“Heartbroken” park president wants to be first in line when the deadly ride reopens this weekend.
The family of the woman who plummeted to her death while riding a roller coaster filed a lawsuit on Tuesday against Six Flags. Just hours after the lawsuit was filed, Six Flags officials announced the ride would reopen this weekend.
Upgraded Safety Restraints Needed
Earlier this summer, Rosa Esparza was killed while riding the Texas Giant at Six Flags over Texas. The ride was only equipped with a single safety bar, designed to be lowered all the way to a passenger’s lap. The family’s attorney, Frank L. Branson, said that such a bar would most likely only reach the abdomen of a larger person, such as Esparza. According to the complaint, Esparza’s daughter watched in horror as her mother “came out from behind the safety bar in her seat,” struggled to hang on as she dangled upside down, and was ultimately ejected from the car, falling 75 feet to her death.
The Esparza family’s wrongful death lawsuit claims that Six Flags was negligent because they (as well as the entire amusement park industry) have “known for decades the real risks and extreme dangers posed by roller coasters and other amusement rides.” Specifically, the suit alleges that a number of “previous incidents” involving lap bars at Six Flags parks across the country put the defendants “on notice of the dangers of rider-ejection posed by the Texas Giant.”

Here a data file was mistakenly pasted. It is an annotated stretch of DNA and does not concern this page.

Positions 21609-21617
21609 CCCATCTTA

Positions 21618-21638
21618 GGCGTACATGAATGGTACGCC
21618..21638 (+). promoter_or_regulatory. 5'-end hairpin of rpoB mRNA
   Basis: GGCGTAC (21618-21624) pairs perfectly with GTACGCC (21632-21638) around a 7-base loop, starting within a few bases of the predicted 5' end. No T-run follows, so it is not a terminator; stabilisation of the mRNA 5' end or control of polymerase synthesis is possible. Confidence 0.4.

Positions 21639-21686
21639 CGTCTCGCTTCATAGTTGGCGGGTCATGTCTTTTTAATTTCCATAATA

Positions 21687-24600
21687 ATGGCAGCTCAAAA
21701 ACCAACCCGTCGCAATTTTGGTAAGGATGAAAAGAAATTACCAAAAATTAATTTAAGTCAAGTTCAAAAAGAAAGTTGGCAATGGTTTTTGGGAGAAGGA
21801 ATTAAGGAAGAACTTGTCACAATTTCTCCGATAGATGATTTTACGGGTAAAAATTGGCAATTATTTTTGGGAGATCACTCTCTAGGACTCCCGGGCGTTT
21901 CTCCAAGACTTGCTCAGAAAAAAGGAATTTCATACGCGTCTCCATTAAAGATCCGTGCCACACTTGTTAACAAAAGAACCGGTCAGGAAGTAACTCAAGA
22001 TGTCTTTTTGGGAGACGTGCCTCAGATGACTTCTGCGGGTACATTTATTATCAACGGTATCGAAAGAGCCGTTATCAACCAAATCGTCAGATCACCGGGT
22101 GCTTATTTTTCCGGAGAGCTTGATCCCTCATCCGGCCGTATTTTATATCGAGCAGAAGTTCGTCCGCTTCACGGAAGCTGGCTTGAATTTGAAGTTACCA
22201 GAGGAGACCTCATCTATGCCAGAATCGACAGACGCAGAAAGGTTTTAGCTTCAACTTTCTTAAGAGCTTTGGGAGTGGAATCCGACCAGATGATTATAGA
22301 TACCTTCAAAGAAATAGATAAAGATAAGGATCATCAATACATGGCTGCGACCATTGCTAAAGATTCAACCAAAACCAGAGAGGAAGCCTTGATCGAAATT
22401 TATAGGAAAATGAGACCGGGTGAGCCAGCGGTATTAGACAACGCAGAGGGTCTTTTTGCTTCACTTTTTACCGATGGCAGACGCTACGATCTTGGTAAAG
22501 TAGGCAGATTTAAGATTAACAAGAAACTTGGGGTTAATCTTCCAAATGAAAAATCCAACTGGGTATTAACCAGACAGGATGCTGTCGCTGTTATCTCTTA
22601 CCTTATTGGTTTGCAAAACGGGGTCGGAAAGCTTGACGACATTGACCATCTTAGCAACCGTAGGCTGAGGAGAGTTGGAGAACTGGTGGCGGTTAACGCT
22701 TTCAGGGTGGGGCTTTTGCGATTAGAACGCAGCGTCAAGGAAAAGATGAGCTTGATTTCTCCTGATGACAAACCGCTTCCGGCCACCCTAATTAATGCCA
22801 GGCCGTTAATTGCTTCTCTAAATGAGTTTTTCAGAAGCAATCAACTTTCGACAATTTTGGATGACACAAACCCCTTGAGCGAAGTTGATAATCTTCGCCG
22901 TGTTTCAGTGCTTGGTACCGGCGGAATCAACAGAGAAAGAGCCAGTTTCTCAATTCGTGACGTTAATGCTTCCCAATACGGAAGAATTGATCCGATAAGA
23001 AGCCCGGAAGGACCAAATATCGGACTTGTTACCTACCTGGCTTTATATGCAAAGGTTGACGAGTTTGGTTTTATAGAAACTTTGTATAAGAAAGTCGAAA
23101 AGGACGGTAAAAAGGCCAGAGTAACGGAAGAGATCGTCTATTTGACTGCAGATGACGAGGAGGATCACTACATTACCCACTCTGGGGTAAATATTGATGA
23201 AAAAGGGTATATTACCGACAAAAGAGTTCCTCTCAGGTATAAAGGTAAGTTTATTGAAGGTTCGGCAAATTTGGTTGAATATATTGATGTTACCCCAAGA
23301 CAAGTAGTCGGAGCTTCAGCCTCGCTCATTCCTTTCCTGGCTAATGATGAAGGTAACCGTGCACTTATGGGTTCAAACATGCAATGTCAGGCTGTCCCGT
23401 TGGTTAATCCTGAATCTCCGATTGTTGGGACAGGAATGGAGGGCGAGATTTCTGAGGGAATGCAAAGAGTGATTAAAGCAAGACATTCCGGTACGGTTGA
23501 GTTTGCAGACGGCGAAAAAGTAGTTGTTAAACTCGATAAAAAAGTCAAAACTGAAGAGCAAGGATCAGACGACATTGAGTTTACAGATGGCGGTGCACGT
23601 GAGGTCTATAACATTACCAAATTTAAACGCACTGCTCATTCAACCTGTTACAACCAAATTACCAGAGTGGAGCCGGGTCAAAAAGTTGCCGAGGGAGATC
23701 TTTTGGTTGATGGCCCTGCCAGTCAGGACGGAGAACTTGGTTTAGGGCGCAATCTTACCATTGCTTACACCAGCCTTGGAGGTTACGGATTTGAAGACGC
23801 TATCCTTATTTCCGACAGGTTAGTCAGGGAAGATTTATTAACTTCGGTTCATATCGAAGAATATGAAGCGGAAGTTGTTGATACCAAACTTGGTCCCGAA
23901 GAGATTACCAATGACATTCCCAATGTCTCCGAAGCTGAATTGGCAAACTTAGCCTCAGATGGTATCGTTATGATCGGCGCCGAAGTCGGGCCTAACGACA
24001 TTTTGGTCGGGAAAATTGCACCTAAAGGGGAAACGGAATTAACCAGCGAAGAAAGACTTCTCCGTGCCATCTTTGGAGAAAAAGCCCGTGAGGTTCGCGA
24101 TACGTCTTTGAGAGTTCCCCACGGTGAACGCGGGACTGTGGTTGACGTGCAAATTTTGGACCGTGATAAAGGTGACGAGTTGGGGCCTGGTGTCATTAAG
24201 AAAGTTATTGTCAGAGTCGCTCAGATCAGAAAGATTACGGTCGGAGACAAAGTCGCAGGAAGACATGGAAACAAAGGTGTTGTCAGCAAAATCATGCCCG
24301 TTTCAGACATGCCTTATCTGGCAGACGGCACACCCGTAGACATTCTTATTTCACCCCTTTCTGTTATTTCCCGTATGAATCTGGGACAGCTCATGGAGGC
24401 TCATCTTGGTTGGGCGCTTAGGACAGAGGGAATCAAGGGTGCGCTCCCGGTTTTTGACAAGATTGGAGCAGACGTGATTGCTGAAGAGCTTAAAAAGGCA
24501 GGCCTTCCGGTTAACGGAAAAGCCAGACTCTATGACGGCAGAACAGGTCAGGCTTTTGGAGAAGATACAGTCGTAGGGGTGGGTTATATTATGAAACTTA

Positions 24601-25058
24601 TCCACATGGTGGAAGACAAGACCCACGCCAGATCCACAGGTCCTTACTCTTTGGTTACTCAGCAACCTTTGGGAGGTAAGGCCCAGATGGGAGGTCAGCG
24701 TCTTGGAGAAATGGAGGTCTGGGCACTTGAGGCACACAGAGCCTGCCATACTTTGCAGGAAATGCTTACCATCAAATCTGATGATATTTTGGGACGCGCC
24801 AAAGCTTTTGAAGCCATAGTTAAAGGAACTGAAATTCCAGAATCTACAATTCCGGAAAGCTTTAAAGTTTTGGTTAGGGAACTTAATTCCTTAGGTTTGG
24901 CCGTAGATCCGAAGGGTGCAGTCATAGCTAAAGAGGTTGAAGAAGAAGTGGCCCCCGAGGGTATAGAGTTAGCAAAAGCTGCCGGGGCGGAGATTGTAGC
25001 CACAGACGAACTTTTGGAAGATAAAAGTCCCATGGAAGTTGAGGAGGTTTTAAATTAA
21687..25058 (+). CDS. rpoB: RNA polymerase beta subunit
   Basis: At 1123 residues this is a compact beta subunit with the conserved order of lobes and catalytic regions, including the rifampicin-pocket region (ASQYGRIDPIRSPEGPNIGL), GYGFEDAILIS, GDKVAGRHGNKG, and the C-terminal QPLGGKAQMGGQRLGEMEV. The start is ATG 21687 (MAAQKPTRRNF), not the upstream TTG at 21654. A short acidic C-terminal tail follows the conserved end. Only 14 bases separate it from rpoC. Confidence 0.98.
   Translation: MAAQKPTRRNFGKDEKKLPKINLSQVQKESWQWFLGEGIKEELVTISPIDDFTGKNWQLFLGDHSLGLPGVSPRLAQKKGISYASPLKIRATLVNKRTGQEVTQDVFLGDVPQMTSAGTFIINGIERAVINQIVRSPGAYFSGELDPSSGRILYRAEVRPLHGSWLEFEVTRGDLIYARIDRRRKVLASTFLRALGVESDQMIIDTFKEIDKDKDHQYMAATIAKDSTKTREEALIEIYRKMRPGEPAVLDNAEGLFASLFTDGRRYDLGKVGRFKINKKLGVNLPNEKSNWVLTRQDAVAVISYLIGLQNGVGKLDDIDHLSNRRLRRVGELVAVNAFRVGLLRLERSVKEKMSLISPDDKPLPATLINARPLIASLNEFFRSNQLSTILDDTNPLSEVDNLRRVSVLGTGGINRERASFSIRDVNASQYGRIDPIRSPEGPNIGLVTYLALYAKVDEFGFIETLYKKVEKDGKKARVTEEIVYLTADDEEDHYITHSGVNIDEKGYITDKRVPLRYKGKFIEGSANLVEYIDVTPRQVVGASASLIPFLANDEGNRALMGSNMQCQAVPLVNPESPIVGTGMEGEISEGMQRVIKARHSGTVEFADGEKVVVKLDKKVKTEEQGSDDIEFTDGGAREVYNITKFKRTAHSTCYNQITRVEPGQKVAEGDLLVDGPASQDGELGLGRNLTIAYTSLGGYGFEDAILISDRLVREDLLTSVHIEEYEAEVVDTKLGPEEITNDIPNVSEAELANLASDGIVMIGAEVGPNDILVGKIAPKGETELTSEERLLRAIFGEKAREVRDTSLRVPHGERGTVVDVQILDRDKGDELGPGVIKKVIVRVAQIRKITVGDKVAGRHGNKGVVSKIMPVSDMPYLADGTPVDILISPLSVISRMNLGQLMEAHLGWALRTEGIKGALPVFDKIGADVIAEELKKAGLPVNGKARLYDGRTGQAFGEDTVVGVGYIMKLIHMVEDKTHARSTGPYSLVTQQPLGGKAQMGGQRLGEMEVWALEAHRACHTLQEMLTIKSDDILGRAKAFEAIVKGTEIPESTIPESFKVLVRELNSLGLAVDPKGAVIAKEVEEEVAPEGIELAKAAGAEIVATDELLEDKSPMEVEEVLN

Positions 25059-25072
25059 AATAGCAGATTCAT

The Texas Giant has been shut down since the incident, pending an investigation by the park’s engineers, outside experts and the ride’s manufacturer. Six Flags issued a news release this week stating that the coaster will reopen with “redesigned restraint bar pads and seat belts.”
“We are heartbroken and will forever feel the pain and sadness of this tragic accident,” said park president Steve Martindale in the prepared statement. “Our sincerest condolences go out to the family and friends of Ms. Esparza. The safety of our guests and employees is our company’s absolute highest priority and we try to take every reasonable precaution to eliminate the risk of accidents.”
However, apparently “forever” ends this weekend. “The Texas Giant is one of my favorite rides in the park,” added Martindale.” My staff, family and I are pleased to be among the first riders as we prepare to re-open the Texas Giant for our guests.”
The callousness of Mr. Martingale’s glib remark only underscores what many of us worry about: For many business owners, assuaging stockholders’ fears and increasing the bottom line are more important than safety concerns or showing compassion for those they have harmed.
“Family sues Six Flags; Texas Giant to reopen this weekend” by Jeff Mosier, Dallas News, September 10, 2013.